Cross Borders Drove Road
|Cross Borders Drove Road|
The Drove Road at Whitehaughmoor, northwest of Hawick.
|Length||82 km (51 mi)|
|Location||Scottish Borders, Scotland|
|Designation||Scotland’s Great Trails|
|Use||Horseriding, walking, mountain biking,|
|Elevation gain/loss||2,165 metres (7,103 ft) gain|
The Cross Borders Drove Road is an 82-kilometre (51 mi) long hiking trail in the Borders region of Scotland. The route is based on the main route used by drovers who used to drive cattle from the markets (trysts) at places such as Falkirk and Crieff southwards for sale in England.
Much of the route utilises the original parallel dykes built to stop cattle straying, and is intended to be suitable for horseriders and walkers, with all obstacles such as gates and bridges being designed specifically to accommodate horses; much of the route is also suitable for mountain bikers.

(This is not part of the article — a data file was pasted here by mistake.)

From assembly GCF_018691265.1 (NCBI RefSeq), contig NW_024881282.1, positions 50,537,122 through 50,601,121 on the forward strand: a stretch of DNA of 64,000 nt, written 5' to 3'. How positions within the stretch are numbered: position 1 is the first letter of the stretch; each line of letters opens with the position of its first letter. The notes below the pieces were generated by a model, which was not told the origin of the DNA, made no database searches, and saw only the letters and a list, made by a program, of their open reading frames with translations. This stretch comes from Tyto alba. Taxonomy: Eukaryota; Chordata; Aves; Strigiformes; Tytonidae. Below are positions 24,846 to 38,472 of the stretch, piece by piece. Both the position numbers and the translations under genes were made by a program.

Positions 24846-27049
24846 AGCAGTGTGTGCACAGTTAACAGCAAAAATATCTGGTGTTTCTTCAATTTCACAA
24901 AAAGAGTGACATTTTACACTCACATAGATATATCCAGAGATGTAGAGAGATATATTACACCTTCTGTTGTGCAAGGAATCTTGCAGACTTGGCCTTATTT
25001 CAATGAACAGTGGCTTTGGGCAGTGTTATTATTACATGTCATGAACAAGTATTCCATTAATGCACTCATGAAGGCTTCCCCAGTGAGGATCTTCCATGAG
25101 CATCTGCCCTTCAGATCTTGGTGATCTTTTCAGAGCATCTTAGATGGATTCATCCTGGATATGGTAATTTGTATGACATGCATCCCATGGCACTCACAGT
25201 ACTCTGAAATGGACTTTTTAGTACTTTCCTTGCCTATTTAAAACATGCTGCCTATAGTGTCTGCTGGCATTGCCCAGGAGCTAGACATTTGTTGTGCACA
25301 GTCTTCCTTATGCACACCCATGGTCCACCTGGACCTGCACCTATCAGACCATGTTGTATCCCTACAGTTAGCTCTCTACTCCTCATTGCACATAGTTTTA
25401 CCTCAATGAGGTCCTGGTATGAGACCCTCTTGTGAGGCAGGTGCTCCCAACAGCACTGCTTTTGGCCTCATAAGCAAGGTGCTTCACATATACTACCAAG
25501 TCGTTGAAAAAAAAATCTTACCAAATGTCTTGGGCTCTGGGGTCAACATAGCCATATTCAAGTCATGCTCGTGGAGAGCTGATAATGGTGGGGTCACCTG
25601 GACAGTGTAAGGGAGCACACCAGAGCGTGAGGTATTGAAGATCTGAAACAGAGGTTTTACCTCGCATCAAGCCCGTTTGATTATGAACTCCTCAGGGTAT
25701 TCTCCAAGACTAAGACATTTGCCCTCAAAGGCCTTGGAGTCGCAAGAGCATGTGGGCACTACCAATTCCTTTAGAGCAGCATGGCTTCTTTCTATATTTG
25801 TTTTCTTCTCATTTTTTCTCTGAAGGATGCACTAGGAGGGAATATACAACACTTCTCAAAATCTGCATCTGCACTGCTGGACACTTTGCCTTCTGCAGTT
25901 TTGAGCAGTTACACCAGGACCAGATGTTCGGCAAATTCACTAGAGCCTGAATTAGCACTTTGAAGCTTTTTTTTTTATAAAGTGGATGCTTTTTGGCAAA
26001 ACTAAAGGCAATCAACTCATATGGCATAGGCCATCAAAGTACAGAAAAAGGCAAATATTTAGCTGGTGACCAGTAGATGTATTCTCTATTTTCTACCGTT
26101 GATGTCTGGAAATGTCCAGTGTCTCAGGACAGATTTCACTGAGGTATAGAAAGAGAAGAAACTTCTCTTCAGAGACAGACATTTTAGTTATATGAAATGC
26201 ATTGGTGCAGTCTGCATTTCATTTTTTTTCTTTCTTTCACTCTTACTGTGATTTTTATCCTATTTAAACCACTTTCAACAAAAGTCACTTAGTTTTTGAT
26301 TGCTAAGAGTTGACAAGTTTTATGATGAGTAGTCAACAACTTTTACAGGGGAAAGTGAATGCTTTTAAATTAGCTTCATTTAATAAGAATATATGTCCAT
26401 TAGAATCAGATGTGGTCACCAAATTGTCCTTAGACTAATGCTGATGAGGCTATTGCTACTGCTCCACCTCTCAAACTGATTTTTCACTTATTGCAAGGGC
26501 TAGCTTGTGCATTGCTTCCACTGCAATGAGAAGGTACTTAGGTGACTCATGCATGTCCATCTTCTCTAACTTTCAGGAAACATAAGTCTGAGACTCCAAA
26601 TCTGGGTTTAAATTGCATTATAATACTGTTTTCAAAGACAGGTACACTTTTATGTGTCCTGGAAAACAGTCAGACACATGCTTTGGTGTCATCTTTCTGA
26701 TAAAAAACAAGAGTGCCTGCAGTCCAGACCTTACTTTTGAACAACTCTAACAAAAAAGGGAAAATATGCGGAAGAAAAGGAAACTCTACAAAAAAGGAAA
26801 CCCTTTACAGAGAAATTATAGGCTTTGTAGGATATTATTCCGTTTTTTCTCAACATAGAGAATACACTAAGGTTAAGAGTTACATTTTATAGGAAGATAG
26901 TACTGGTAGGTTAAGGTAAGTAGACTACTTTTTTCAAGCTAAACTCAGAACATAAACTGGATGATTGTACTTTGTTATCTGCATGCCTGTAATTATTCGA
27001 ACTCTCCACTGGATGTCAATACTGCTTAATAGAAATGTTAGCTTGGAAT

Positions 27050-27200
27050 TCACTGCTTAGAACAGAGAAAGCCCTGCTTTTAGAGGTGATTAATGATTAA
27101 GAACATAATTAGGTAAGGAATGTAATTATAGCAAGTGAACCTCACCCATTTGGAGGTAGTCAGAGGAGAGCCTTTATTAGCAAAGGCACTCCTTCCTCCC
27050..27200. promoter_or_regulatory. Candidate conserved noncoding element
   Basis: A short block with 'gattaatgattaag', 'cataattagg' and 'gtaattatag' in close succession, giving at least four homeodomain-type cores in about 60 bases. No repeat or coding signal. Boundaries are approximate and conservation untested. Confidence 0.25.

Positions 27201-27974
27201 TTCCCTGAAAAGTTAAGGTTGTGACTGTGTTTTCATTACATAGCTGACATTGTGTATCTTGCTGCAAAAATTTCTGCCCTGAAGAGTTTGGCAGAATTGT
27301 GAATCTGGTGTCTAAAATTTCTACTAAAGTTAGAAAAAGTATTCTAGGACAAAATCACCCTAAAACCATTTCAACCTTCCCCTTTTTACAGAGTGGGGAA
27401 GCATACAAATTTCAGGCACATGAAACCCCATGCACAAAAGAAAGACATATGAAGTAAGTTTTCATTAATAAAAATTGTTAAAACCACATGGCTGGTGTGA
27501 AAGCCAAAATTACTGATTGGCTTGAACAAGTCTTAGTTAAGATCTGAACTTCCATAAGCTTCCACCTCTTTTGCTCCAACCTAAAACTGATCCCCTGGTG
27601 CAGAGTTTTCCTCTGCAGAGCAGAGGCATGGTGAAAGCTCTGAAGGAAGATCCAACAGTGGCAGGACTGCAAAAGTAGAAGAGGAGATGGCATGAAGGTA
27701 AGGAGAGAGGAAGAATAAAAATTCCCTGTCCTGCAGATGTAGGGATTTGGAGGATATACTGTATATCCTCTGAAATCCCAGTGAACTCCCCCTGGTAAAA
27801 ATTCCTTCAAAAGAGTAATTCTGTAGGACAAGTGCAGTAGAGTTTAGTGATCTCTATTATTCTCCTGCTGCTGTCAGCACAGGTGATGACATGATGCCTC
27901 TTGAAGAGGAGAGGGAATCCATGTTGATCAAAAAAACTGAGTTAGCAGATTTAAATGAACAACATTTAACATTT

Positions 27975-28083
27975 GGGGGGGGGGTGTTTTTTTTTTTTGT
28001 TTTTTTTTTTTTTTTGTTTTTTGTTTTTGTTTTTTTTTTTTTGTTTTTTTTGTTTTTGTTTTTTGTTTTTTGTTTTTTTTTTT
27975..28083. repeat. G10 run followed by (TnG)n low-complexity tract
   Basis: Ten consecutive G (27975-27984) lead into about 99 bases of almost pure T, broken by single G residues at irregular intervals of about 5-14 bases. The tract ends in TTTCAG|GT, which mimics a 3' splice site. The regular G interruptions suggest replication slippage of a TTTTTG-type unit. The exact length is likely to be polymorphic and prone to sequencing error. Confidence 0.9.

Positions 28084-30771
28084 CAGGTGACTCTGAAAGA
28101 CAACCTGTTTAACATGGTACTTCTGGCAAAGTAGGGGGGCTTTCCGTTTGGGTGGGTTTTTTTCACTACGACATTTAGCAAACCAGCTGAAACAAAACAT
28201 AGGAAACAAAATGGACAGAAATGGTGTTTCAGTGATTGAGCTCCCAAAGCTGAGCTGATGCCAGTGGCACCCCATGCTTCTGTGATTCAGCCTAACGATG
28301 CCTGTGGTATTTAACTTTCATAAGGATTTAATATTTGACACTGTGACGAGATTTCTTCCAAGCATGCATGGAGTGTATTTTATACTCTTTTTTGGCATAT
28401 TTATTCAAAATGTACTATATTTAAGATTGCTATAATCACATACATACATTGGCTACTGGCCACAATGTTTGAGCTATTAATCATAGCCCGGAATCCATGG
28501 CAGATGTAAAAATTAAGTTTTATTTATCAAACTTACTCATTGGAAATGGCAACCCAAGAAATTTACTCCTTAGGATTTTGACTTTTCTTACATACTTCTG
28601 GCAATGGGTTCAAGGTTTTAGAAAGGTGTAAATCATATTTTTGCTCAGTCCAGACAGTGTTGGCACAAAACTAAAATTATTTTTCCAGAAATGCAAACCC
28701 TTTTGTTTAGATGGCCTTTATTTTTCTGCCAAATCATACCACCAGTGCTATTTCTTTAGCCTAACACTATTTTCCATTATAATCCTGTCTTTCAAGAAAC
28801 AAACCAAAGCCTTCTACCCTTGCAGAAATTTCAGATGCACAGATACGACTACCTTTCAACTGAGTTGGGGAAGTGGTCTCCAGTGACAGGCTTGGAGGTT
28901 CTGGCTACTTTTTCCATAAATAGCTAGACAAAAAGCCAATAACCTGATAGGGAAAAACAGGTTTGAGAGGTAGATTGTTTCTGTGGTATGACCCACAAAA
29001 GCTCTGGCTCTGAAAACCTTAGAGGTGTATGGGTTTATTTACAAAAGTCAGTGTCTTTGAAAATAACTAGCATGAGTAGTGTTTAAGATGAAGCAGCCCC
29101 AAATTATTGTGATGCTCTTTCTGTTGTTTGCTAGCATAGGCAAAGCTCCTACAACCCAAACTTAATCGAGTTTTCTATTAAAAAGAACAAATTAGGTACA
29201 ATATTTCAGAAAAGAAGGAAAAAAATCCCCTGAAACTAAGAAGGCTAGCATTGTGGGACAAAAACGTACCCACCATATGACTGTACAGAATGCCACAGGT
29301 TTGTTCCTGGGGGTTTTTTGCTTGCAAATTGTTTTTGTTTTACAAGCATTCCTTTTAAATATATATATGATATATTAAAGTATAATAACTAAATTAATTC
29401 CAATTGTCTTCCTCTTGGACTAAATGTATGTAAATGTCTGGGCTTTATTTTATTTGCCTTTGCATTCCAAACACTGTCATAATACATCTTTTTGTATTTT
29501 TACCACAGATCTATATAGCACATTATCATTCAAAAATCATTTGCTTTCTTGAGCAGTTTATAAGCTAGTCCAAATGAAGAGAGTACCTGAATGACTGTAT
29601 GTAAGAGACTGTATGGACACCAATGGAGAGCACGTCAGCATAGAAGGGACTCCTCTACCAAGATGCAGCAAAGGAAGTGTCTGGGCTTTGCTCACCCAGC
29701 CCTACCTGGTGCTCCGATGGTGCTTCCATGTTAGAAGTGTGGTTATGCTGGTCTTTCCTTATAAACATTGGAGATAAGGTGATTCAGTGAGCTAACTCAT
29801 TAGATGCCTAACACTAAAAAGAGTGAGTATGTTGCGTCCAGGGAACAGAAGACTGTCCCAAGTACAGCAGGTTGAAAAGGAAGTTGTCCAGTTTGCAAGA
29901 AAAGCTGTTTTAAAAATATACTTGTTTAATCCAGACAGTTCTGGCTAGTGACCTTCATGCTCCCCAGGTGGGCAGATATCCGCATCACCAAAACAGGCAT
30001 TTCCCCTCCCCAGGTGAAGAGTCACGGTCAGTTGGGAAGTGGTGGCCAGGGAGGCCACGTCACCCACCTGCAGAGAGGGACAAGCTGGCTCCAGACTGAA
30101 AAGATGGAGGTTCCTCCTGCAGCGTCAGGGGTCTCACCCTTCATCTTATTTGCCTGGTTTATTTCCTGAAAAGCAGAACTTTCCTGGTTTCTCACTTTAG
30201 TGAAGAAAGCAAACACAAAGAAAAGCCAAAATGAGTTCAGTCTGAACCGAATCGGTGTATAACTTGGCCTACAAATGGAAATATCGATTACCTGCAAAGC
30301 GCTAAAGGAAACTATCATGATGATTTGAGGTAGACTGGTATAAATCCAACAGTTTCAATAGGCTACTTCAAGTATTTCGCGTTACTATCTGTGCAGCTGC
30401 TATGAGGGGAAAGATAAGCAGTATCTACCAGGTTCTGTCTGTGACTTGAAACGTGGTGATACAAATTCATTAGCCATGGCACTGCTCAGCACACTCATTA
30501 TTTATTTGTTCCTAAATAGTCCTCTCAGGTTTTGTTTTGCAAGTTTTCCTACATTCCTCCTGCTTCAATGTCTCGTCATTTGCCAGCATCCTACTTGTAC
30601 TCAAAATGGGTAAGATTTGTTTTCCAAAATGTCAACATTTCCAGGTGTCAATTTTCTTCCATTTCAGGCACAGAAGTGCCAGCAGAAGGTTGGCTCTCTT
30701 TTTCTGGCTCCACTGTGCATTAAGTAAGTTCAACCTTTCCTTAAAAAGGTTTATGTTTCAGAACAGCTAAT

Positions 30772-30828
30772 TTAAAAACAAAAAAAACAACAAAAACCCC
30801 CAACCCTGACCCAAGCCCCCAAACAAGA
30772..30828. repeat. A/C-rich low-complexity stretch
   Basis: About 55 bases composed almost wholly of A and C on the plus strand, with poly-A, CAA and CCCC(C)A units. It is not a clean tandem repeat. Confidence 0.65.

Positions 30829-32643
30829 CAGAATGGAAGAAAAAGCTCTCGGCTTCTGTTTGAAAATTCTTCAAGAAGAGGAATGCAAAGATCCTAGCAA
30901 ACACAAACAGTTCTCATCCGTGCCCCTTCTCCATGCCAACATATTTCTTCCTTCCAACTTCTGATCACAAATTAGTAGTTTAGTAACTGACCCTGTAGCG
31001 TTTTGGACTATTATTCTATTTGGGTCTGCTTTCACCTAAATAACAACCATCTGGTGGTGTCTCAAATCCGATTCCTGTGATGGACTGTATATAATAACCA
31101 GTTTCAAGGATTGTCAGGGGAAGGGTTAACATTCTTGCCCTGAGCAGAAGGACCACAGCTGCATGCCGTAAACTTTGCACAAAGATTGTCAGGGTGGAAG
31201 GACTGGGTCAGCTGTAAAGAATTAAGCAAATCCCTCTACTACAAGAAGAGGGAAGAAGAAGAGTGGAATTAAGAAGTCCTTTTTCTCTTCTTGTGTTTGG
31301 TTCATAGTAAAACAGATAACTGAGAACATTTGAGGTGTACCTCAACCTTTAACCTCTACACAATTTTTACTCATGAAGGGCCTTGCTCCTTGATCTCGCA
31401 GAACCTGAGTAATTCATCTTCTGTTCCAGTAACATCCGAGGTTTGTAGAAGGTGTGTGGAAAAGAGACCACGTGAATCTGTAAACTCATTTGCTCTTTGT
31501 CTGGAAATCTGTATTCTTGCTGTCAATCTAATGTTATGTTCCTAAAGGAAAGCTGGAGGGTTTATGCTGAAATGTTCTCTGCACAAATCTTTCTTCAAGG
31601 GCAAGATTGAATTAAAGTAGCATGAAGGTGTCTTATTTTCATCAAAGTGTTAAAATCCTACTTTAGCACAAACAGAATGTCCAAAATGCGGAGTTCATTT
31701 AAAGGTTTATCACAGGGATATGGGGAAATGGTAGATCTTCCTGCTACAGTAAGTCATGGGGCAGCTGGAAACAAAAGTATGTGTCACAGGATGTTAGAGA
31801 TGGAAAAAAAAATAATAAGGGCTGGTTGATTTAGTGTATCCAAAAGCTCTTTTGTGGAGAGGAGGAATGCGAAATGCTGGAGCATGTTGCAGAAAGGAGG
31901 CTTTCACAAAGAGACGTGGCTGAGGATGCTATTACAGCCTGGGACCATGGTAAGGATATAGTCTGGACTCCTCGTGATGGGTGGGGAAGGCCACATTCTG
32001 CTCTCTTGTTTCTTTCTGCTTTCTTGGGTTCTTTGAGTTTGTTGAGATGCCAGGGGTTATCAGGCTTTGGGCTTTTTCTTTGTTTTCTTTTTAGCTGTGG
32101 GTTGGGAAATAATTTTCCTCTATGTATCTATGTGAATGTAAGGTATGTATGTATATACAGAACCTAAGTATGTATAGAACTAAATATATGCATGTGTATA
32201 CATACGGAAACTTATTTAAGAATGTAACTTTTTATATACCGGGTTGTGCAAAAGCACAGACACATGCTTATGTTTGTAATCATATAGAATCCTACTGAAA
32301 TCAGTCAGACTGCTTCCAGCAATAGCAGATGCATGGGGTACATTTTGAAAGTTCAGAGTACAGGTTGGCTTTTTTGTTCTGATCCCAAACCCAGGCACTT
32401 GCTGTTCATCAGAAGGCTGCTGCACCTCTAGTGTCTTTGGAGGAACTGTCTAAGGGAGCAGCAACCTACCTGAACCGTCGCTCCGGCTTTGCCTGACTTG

It is listed as one of Scotland's Great Trails by Scottish Natural Heritage, and links directly to three further Great Trails: the Borders Abbeys Way, the·Romans and Reivers Route and the·Southern Upland Way. The route is now largely managed by Scottish Borders Council. The trail is waymarked using an image of a cow, reflecting the droving history of the route, although the section through Peebles is not currently waymarked.
As a drove road, the route was originally established by tradition, following natural passes in the Pentland and Southern Upland hills. Much of the route had become impassable by the 1990s due to obstructions such as fallen trees and poor drainage. An initiative by local members and officers of the British Horse Society saw community councils undertaking a series of mapping exercises, which identified numerous routes suitable for development as designated trails: the Cross Borders Drove Road was one of the routes identified.